Do physician beliefs about causes of obesity translate into actionable issues on which physicians counsel their patients?

Research output: Contribution to journalArticle

Abstract

Objective: To describe the relationship between primary care physicians' (PCPs') beliefs about the causes of obesity with the frequency of nutritional counseling. Methods: We analyzed a national cross-sectional internet-based survey of 500 US PCPs collected between February and March 2011. Results: PCPs that identified overconsumption of food as a very important cause of obesity had significantly greater odds of counseling patients to reduce portion sizes (OR 3.40; 95%CI: 1.73-6.68) and to avoid high calorie ingredients when cooking (OR 2.16; 95%CI: 1.07-4.33). Physicians who believed that restaurant/fast food eating was a very important cause of obesity had significantly greater odds of counseling patients to avoid high calorie menu items outside the home (OR 1.93; 95%CI: 1.20-3.11). Physicians who reported that sugar-sweetened beverages were a very important cause of obesity had significantly greater odds of counseling their obese patients to reduce consumption (OR 5.99; 95%CI: 3.53-10.17). Conclusions: PCP beliefs about the diet-related causes of obesity may translate into actionable nutritional counseling topics for physicians to use with their patients.

Original languageEnglish (US)
Pages (from-to)326-328
Number of pages3
JournalPreventive Medicine
Volume56
Issue number5
DOIs
StatePublished - May 2013

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Counseling
Obesity
Physicians
Portion Size
Fast Foods
Restaurants
Beverages
Cooking
Primary Care Physicians
Internet
Eating
Diet
Food

Keywords

  • Nutrition counseling
  • Obesity
  • Physician beliefs

ASJC Scopus subject areas

  • Public Health, Environmental and Occupational Health
  • Epidemiology

Cite this

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title = "Do physician beliefs about causes of obesity translate into actionable issues on which physicians counsel their patients?",
abstract = "Objective: To describe the relationship between primary care physicians' (PCPs') beliefs about the causes of obesity with the frequency of nutritional counseling. Methods: We analyzed a national cross-sectional internet-based survey of 500 US PCPs collected between February and March 2011. Results: PCPs that identified overconsumption of food as a very important cause of obesity had significantly greater odds of counseling patients to reduce portion sizes (OR 3.40; 95{\%}CI: 1.73-6.68) and to avoid high calorie ingredients when cooking (OR 2.16; 95{\%}CI: 1.07-4.33). Physicians who believed that restaurant/fast food eating was a very important cause of obesity had significantly greater odds of counseling patients to avoid high calorie menu items outside the home (OR 1.93; 95{\%}CI: 1.20-3.11). Physicians who reported that sugar-sweetened beverages were a very important cause of obesity had significantly greater odds of counseling their obese patients to reduce consumption (OR 5.99; 95{\%}CI: 3.53-10.17). Conclusions: PCP beliefs about the diet-related causes of obesity may translate into actionable nutritional counseling topics for physicians to use with their patients.",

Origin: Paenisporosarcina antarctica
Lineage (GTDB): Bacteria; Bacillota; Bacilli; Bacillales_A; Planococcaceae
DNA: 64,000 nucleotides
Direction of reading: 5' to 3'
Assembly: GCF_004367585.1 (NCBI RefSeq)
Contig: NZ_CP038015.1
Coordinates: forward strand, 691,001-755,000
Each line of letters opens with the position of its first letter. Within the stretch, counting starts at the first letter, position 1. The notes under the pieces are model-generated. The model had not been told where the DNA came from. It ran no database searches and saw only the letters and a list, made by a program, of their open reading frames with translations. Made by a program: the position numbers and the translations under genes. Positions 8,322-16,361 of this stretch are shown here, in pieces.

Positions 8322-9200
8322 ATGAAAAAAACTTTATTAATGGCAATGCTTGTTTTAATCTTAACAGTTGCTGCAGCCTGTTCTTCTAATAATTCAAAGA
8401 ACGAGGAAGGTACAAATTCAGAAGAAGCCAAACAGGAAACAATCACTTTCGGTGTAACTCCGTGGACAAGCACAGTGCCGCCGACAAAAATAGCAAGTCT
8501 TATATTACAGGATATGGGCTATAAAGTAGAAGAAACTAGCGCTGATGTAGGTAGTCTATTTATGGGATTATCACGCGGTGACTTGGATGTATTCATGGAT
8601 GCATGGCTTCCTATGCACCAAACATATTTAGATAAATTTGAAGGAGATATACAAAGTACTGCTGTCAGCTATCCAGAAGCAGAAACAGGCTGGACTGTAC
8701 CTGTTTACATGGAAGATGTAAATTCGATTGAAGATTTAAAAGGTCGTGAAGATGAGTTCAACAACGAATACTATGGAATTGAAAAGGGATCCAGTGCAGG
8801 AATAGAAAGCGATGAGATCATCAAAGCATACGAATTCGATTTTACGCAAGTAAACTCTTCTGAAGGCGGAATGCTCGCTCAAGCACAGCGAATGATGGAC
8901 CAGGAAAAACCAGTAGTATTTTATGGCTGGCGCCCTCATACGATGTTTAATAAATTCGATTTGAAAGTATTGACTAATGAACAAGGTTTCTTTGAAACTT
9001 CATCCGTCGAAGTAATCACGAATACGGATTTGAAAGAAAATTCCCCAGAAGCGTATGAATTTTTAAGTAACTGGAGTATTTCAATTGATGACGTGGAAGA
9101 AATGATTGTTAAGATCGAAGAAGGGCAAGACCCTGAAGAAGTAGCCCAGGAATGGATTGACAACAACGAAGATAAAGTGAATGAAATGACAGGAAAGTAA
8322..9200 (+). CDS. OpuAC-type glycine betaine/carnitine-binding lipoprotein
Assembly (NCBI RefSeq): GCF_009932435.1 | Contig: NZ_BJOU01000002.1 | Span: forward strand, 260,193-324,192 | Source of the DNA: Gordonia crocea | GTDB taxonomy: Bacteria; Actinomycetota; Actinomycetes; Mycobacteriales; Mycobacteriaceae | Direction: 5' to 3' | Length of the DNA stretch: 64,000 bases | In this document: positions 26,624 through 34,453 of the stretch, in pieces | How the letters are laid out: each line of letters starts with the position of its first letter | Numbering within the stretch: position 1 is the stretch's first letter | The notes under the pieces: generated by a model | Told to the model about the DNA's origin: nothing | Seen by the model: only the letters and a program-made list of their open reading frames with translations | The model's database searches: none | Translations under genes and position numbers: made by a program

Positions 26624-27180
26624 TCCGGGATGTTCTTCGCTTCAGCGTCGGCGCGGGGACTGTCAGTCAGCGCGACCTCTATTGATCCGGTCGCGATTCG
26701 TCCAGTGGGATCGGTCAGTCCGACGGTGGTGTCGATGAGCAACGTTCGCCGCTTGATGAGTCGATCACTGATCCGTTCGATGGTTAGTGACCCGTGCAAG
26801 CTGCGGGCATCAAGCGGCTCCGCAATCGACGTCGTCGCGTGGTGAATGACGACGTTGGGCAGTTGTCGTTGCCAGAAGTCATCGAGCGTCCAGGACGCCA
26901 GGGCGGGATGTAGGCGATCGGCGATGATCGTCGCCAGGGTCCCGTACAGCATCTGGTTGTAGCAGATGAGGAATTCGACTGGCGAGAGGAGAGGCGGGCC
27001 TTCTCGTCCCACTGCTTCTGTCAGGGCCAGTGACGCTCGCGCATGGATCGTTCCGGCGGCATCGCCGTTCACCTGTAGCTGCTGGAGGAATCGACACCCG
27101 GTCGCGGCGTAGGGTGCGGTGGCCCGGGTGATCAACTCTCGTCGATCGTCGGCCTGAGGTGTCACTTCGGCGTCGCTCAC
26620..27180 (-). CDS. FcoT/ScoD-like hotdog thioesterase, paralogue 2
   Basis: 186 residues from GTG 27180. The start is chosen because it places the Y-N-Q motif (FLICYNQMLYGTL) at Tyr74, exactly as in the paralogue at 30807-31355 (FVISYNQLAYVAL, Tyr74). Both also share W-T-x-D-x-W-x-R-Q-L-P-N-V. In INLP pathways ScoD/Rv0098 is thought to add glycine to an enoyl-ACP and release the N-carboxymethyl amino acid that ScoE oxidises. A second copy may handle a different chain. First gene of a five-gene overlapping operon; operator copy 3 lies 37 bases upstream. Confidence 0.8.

keywords = "Nutrition counseling, Obesity, Physician beliefs",
author = "Bleich, {Sara N} and Gudzune, {Kimberly A} and Wendy Bennett and Cooper, {Lisa A}",
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N2 - Objective: To describe the relationship between primary care physicians' (PCPs') beliefs about the causes of obesity with the frequency of nutritional counseling. Methods: We analyzed a national cross-sectional internet-based survey of 500 US PCPs collected between February and March 2011. Results: PCPs that identified overconsumption of food as a very important cause of obesity had significantly greater odds of counseling patients to reduce portion sizes (OR 3.40; 95%CI: 1.73-6.68) and to avoid high calorie ingredients when cooking (OR 2.16; 95%CI: 1.07-4.33). Physicians who believed that restaurant/fast food eating was a very important cause of obesity had significantly greater odds of counseling patients to avoid high calorie menu items outside the home (OR 1.93; 95%CI: 1.20-3.11). Physicians who reported that sugar-sweetened beverages were a very important cause of obesity had significantly greater odds of counseling their obese patients to reduce consumption (OR 5.99; 95%CI: 3.53-10.17). Conclusions: PCP beliefs about the diet-related causes of obesity may translate into actionable nutritional counseling topics for physicians to use with their patients.

AB - Objective: To describe the relationship between primary care physicians' (PCPs') beliefs about the causes of obesity with the frequency of nutritional counseling. Methods: We analyzed a national cross-sectional internet-based survey of 500 US PCPs collected between February and March 2011. Results: PCPs that identified overconsumption of food as a very important cause of obesity had significantly greater odds of counseling patients to reduce portion sizes (OR 3.40; 95%CI: 1.73-6.68) and to avoid high calorie ingredients when cooking (OR 2.16; 95%CI: 1.07-4.33). Physicians who believed that restaurant/fast food eating was a very important cause of obesity had significantly greater odds of counseling patients to avoid high calorie menu items outside the home (OR 1.93; 95%CI: 1.20-3.11). Physicians who reported that sugar-sweetened beverages were a very important cause of obesity had significantly greater odds of counseling their obese patients to reduce consumption (OR 5.99; 95%CI: 3.53-10.17). Conclusions: PCP beliefs about the diet-related causes of obesity may translate into actionable nutritional counseling topics for physicians to use with their patients.

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